All successful people in all fields set goals. Setting goals give students long-term vision and short-term motivation. It helps them to organize their time and their resources so that they can make the most of their life. Goal setting is fundamental to long-term success as well. After all, it’s difficult to get to a desired destination before you have clearly defined where that destination is. Goals help students to focus upon the journey to a collection set of achievements, meaning they allocate their resources and time more efficiently and can access motivation during times when they may feel like giving up.
Writing your Goals is Important: Writing a specific goal into a calendar or journal gives engineering students something to work and plan toward. When written down, these goals form an external representation of inner desires to pass the exams. Written goals are a constant reminder of what a student wants to accomplish. Goal setting even fuels ambition and confidence by encouraging determination through difficult periods and offering a sense of pride when success finally arrives.
Setting Goals Break Down Mountains: Most young adults have big dreams that can seem impossible to accomplish at first. It is easy for students to feel discouraged when they are staring at a future that seems too large to achieve. However, proper goal setting can break those larger, more intimidating aspirations down into achievable stepping stones. Not only does planning toward smaller goals make it easier to formulate a plan of how one achievement can lead to another, but research suggests that achieving smaller milestones offers greater levels of motivation.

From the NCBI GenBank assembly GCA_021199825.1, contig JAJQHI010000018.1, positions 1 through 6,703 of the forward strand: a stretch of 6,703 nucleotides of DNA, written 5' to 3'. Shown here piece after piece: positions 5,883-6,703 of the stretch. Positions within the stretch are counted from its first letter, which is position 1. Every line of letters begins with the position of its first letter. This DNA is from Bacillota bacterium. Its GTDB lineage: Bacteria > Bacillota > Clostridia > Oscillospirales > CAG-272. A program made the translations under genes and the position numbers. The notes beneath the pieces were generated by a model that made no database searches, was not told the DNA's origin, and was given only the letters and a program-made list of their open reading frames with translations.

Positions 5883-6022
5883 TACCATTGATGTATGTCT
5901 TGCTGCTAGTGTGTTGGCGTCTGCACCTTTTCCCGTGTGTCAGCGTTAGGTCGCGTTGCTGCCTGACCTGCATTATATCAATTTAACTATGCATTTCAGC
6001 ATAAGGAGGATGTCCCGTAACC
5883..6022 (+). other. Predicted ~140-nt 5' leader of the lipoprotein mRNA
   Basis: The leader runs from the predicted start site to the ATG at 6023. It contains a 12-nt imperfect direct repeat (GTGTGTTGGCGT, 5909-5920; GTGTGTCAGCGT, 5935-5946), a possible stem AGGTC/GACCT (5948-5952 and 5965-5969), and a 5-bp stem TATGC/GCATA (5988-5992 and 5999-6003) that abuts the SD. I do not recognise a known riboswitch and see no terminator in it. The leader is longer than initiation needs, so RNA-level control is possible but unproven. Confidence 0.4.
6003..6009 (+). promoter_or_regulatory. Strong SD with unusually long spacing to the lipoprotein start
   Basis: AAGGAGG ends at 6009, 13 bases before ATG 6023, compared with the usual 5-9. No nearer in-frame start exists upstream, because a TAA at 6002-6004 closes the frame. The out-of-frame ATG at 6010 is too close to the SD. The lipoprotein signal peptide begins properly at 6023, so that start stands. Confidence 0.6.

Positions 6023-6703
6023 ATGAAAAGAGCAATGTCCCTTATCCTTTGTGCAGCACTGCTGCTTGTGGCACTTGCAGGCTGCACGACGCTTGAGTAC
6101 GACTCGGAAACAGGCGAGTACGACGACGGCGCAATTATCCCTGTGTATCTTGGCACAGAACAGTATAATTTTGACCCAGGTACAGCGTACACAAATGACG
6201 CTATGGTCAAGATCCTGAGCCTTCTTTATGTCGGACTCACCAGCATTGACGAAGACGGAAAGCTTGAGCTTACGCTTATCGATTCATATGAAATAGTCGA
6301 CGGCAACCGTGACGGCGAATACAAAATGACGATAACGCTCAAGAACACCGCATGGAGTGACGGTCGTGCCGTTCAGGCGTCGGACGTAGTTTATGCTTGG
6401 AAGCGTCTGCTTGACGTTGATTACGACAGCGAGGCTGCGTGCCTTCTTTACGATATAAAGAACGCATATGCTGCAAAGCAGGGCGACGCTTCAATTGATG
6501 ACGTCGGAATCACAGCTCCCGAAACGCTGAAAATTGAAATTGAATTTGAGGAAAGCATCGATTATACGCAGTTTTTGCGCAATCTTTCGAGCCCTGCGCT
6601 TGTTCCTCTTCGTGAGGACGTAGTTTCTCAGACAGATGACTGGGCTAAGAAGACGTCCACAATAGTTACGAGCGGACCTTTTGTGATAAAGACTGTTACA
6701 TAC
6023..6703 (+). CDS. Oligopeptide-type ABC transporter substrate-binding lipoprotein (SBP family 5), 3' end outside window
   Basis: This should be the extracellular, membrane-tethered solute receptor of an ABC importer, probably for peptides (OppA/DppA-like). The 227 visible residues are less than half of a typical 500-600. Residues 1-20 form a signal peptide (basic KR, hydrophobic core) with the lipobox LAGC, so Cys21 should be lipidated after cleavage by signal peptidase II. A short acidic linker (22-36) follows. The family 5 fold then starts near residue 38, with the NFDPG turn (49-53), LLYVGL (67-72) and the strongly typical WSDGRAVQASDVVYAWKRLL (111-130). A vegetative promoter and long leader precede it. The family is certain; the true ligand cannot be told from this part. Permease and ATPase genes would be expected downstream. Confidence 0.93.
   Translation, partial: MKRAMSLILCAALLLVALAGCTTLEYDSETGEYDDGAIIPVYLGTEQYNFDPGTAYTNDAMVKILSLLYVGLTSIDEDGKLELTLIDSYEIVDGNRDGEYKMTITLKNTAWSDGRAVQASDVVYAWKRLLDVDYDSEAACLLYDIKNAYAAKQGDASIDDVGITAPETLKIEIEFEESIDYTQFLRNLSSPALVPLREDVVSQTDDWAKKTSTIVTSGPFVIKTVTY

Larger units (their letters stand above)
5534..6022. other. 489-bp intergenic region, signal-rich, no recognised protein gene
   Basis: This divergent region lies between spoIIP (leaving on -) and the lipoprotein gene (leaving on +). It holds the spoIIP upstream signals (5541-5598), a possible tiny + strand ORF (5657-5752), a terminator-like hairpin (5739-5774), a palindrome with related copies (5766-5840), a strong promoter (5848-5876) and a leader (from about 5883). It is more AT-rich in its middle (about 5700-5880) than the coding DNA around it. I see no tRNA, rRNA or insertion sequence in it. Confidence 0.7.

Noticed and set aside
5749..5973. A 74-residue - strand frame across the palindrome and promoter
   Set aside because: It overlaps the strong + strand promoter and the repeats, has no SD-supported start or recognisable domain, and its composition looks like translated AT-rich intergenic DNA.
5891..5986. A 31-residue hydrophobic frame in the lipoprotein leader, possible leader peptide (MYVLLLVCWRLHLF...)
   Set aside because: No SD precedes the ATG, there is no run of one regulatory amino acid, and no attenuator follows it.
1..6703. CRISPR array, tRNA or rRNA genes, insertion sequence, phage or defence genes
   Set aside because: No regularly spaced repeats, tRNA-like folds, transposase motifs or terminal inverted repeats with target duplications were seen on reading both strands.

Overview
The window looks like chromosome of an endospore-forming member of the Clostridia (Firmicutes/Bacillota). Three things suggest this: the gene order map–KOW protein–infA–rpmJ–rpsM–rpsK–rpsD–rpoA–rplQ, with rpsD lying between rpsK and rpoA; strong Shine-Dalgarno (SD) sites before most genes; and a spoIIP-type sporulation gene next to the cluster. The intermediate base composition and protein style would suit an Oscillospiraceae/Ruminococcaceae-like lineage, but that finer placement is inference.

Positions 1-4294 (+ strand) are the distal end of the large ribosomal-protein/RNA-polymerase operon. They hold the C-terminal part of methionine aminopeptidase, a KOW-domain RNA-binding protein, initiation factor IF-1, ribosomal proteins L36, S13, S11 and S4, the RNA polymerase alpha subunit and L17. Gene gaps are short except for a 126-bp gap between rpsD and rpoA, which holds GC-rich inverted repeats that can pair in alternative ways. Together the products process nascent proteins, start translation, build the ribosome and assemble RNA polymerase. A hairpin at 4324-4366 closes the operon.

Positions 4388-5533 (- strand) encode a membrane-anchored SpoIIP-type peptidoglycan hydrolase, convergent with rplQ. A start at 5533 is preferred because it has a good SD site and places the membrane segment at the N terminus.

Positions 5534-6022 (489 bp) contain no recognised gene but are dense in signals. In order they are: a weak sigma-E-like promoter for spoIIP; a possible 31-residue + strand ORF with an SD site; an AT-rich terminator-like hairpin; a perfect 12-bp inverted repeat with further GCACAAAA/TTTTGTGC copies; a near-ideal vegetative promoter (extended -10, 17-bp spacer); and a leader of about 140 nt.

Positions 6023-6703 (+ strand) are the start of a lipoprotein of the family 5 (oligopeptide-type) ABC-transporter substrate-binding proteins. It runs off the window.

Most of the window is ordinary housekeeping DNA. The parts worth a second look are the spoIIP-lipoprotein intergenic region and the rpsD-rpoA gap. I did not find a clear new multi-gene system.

Setting a Goal Obligates to Take an Action: Setting a goal obligates an individual to take action, regardless of the obstacles that may be in place. As such, it can encourage students to develop critical thinking skills, new problem-solving techniques, and a better understanding of how to overcome challenges. The accountability of goal setting encourages students to look back over their previous successes and failures, evaluating areas they need to improve. As such, it pushes them to tackle challenges head on and work on their weaknesses in order to produce better chances of overall success. It can also help engineering students to realize techniques that may not be working for them so they can seek out alternative routes to achievement.
Goals Make Students Want to Be Better: There are numerous experimental and correlational studies showing that setting goals increases success rates in almost every setting, including education. Part of the reason for this is that setting goals pushes young adults to articulate the things they want out of life, so they live more consciously. Without goals, students subject themselves to a default or natural set of actions that are there to keep them feeling safe and comfortable, without offering any opportunity for growth. With goals, students can discover more about themselves and work towards becoming the best versions of themselves. In other words, goals allow engineering students to tap into their inner potential by giving them targets to strive toward.
Goals Prepare Students for Professional Life: Through goal setting, students discover a level of respect for the dedication and determination required to achieve further important goals in life. Not only is goal setting important for helping students get more out of their academic experiences, but it also means that they will continue to use the same skills in the future to apply for a high-paying job or achieve a new promotion. Furthermore, setting goals gives engineering students an important tool to measure their progress through life by using their leadership skills, critical thinking, and determination.
We would like to thank the Army and Navy Academy for the permission to use some of their resources: (https://armyandnavyacademy.org).
Until next time,
Ahmet Zeytinci (Dr.Z.)